Third Quarter 2020: Jobs Increase and Median Wage Falls

by Erik Knoder

April 7, 2021

Oregon’s employers reported a total of 2,041,296 jobs during the third quarter of 2020 (July, August, and September). This continued an upward trend in employment that began in the second quarter, and was an increase of almost 46,000 jobs over that quarter. The median (middle) wage of all non-federal jobs was $22.04 per hour during the third quarter, which was $0.43 per hour lower than the previous quarter.

Why the drop in median wage? It was largely due to the increase in lower-wage and middle-wage jobs and a decrease in jobs that paid $40 to $60 per hour. Part of this shift to lower wages was due to the seasonal increase in agricultural jobs and leisure and hospitality jobs. Even though the leisure and hospitality industry still had many jobs lost due to COVID-19 restrictions in the third quarter of 2020 compared with previous years, it had a seasonal increase during the summer. In addition to gaining lower-wage jobs, Oregon lost nearly 8,800 higher-wage jobs (those paying $40 to $60 per hour) from the second to the third quarter of 2020. Most of these losses came from seasonal cuts in local government. Local government includes K-12 schools, community colleges, and state universities, which often cut back on staff over the summer. In addition to local government, professional and business services and retail trade cut higher-wage jobs during the third quarter.

The impact of measures taken in response to the COVID-19 pandemic are still taking a toll on the economy. Employment in the third quarter of 2020 remained nearly 198,000 jobs below what it was during the third quarter of 2019. Almost 40% of the losses were from the leisure and hospitality industry, but almost all industries lost jobs due to the pandemic. The one significant exception was the transportation, warehousing, and utilities industry. This industry added nearly 7,000 jobs by the third quarter of 2020 from the previous year. The rapid increase in e-commerce has been a boon for transportation and warehousing jobs.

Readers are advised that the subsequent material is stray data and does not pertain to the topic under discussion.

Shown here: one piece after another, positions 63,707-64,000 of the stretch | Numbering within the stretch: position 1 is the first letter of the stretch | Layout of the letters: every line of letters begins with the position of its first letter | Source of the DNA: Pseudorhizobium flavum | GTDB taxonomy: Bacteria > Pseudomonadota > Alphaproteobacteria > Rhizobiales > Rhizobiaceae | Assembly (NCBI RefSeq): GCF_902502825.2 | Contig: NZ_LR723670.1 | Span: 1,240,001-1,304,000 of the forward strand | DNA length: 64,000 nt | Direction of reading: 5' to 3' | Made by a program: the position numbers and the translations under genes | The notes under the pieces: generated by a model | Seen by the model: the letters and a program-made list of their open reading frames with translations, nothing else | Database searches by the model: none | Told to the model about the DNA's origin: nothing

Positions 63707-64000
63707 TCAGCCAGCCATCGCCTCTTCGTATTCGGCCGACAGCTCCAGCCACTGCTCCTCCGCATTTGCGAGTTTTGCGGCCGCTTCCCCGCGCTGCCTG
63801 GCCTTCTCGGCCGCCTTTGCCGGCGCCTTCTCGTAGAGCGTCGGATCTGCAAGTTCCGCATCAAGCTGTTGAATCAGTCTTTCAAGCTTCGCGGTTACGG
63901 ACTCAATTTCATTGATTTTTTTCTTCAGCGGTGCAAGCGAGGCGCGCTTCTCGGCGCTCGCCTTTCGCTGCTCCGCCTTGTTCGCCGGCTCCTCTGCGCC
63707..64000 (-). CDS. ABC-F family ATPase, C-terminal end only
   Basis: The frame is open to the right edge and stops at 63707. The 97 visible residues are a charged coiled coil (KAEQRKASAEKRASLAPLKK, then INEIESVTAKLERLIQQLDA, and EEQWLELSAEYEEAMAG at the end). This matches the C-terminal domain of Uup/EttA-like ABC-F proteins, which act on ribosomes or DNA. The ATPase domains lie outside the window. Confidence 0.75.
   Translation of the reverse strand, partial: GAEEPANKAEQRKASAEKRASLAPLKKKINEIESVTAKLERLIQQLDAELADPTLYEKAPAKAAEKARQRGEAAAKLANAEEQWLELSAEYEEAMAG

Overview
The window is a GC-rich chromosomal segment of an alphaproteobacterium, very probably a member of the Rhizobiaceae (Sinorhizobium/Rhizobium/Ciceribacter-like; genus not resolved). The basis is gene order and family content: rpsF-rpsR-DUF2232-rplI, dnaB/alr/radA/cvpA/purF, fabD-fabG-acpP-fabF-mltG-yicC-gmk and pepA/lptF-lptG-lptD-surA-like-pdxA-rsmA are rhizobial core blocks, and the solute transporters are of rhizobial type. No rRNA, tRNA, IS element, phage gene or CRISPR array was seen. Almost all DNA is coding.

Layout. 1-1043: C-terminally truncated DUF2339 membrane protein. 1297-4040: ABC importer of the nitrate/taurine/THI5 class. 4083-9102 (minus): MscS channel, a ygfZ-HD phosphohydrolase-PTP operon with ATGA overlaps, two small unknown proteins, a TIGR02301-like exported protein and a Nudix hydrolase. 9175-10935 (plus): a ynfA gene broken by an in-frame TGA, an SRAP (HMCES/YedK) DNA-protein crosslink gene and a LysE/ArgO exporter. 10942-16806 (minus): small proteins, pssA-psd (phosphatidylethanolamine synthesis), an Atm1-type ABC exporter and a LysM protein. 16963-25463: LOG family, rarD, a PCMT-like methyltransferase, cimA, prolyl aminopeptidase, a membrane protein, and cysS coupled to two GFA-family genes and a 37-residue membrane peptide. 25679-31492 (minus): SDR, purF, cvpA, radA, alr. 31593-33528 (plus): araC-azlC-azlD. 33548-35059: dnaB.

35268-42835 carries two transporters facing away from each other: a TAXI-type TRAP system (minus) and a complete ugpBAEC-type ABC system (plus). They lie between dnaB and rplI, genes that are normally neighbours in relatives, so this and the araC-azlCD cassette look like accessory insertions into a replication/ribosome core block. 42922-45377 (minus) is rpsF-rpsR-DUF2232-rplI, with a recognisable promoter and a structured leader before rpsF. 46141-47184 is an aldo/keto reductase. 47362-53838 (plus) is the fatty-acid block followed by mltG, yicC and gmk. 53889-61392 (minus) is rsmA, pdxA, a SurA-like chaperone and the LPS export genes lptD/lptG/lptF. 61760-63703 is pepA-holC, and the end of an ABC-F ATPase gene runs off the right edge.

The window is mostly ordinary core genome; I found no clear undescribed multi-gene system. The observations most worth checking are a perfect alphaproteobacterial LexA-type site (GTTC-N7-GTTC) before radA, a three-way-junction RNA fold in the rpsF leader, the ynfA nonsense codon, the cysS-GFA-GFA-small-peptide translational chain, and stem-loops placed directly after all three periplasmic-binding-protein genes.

Although wage data are not yet available for 2021, it seems that the number of jobs is continuing to increase. Sample-based estimates show job gains in early 2021, the number of jobs listed with the Oregon Employment Department in the Portland area took a sharp jump in March, and employers are reporting difficulty in hiring all the workers they want.

To provide better data, this analysis also filters out job records that probably contain errors. Jobs that report zero hours or more than 999 hours (about 77 hours per week) worked in a quarter and jobs that paid less than the federal minimum wage ($7.25 per hour) are excluded. Jobs that paid more than $500 per hour and reported less than 10 hours work during the quarter are also excluded.


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